Swift Build Ecosystem (Compile Time Code Execution, Build Management)

The motivation for this pitch is to start a discussion about swift compiler features which will eventually lead to a compiler evolution where we can replace build scripts and tools with a centralized pure swift build ecosystem.

The swift package manager has reached a nice feature set of cross-compilation abilities. It is possible to configure the toolchain and compiler flags in nice and lean destination json files. There is a great community interested in cross platform swift development like supporting Linux, Android, Windows so there is a community interest for swift on new targets.

But we have a strong fragmentation when it comes to compilation configurations and build-processes or CI integration. Many people are writing python or ruby scripts others are using make or cmake. I think we could do better and solve this issue in the swift ecosystem. It can become really frustrating to learn writing more complex scripts with hackish bash scripts and also non-human readable code.

You can check the utils directory in the official swift repository to get a clearer picture of the point I’m trying to describe. Just the utilities used to build swift or do some other tasks contains Python, Ruby, Perl, Bash, JSON, Configuration Files

Think of the Swift interoperability with dynamic languages like Python, we wouldn’t even need to rewrite all our scripts in swift but we can bridge them already.

There are really nice command line tools written in swift, which solve problems we are facing in everyday life like code generation, linting, localization, content generation
So why aren’t we using all those features baked right into compile time executed swift code. That’s the language we want to write our code in and that is also the language we want to control our ecosystem in. Take the Package.swift file of SwiftPM as an example it is purely written in swift and is used to describe and manage dependencies. It works on all platforms supporting the swift toolchain.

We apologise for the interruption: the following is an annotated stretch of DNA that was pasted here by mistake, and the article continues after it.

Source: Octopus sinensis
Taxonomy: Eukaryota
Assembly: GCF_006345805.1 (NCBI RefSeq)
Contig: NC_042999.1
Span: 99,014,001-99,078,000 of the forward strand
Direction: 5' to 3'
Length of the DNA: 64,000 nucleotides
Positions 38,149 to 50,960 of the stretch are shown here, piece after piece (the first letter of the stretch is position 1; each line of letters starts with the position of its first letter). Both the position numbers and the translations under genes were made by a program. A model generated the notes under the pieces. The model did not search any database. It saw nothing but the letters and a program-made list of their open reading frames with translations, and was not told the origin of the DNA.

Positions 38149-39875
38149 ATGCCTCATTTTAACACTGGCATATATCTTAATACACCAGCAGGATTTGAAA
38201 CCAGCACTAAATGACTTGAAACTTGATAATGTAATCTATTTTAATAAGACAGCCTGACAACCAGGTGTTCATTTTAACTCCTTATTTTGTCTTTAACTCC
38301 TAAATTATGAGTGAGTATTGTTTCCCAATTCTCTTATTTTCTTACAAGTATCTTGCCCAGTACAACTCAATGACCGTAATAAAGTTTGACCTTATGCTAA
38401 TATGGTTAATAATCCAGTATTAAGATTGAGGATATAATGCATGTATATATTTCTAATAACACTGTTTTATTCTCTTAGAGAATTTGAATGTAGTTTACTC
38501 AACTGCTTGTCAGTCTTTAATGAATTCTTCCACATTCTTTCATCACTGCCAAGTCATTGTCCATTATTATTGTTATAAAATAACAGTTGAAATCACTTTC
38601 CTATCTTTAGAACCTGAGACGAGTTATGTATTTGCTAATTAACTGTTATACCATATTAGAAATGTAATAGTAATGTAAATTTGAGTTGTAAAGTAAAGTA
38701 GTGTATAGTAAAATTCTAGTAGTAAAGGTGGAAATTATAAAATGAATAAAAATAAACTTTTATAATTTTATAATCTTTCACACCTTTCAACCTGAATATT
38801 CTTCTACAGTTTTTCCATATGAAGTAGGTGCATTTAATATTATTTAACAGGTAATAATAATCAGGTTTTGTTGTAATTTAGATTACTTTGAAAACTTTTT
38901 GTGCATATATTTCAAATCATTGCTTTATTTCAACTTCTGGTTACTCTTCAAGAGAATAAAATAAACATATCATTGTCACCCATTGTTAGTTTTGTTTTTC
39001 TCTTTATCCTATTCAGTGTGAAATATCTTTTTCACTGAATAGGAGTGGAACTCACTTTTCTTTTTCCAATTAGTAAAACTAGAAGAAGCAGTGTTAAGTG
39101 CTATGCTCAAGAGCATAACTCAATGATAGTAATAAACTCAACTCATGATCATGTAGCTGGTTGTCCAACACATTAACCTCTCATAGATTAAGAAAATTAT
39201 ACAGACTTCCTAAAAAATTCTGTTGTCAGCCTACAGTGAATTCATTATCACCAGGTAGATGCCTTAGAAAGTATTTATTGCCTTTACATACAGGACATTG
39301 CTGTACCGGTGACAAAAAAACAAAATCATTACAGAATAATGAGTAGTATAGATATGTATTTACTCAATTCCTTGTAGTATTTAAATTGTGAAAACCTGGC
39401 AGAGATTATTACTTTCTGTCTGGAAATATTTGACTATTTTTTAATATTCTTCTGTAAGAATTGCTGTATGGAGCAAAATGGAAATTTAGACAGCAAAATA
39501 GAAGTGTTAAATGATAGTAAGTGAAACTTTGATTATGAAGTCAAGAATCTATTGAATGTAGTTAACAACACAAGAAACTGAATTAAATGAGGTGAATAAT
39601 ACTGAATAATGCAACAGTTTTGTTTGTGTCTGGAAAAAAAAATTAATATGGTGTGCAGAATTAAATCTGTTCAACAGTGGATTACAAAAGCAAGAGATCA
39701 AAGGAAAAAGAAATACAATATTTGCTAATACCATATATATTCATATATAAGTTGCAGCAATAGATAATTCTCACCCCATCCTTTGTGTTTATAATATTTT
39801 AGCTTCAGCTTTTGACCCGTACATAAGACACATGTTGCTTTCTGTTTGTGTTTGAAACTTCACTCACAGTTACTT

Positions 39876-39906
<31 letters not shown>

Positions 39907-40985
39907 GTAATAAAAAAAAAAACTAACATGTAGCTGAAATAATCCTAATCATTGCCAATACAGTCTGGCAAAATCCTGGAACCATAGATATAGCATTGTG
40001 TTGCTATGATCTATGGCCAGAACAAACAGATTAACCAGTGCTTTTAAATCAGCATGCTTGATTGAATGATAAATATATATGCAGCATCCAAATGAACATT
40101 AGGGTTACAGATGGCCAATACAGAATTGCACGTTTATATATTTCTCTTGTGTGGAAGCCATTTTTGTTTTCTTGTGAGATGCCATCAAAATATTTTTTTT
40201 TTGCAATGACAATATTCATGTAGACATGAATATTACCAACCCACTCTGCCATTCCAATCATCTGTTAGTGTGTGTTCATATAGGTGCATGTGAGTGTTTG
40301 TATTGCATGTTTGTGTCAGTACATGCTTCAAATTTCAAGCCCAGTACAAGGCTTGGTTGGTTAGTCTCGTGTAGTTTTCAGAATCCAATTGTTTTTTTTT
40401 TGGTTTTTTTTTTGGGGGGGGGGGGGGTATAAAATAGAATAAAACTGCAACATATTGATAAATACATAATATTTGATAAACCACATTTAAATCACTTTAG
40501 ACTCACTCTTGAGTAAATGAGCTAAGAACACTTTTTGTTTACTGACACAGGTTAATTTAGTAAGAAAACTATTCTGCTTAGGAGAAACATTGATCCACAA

But what happens if you require more complex build management processes, well you could use Xcode or something similar but you would be bound to the macOS operating system. So you stick with make or cmake to manage your build targets.

Some people have started adopting the Ideas of make in swift with projects like beak.
In my opinion, this should be an important part of the swift evolution process.

In the following part are example features described, which could help build up a future build management system.

Please note that the code examples are only for describing the idea and not any API design.

Arbitrary Compile Time Code Execution

We could add a feature to the swift compiler, to run code while being in the compilation process.
By adding a keyword like #run or maybe @compileTime to tell the compiler to execute the code at compile time.

#run lint()
#run downloadAssets()
#run compileAssets()

let compileTimeConstant = #run generateData()

let configuration = #run askForUserInput()

let lookUpTable = #run myReallySlowDataGenerator()

#run bundleFiles(using: configuration)

This could enable new possibilities in swift and would also combine the build process with the project source code. You could even reuse project code to do things at compile time or add features like compile time asserts But we could also stick to other external solutions…

Swift Build Manager

Adopting the ideas of the Swift Package Manager to a Swift Build Manager project which will provide features like for example gradle.
This could require adding a Build.swift file to the root directory and would provide interoperability with the Package.swift file like importing libraries.

Package.swift

// swift-tools-version:4.0

import PackageDescription

let package = Package(
    name: "MySuperCoolFramework",
    products: [
        .library(name: "MySuperCoolFramework", targets: ["MySuperCoolFramework"])
    ],
    dependencies: [
        .package(url: ".../SomeFramework...", .upToNextMajor(from: "1.0.0"))
    ],
    targets: [
        .target(name: "MySuperCoolFramework", dependencies: [])
    ]
)

Build.swift

// This is non realistic pseudo swift code to describe the idea.
// swift-tools-version:4.0

import PackageBuildDescription
import SomeFramework

let build = Build(
	targets: [
		.target(
			name: "MySuperCoolFramework",
			preprocess: [
				.run(lint),
				.run(generateAPI)
			],
			postprocess: [
				.run(makeBundle)
			],
			flags: [...],
			// ...
		)
	]
)

func lint(_ compilerInterface: CompilerInterface) throws {
	Linter.lint(compilerInterface.sourceCode)
}

func generateAPI(_ compilerInferface: CompilerInterface) throws {
	let description = // try download api description files from url or throw
	let sourceCode = APIGen.generate(for: description)

	compilerInferface.compile(sourceCode)
}

func makeBundle() {
	// Bundle executable + resources to a bundle of any kind you like for any platform you use
}

2 Likes

Have you seen the draft proposal for extensible build tools? What you’re suggesting seems like it could be solved by a combination of that proposal + maybe some add-on workflow features to help run specific tools (like linters) when you want to that aren’t a core part of building your actual product.

Thanks @rballard haven’t seen the draft.

I really like the Idea of executing code in compiler time, was hoping to get feedback on that topic.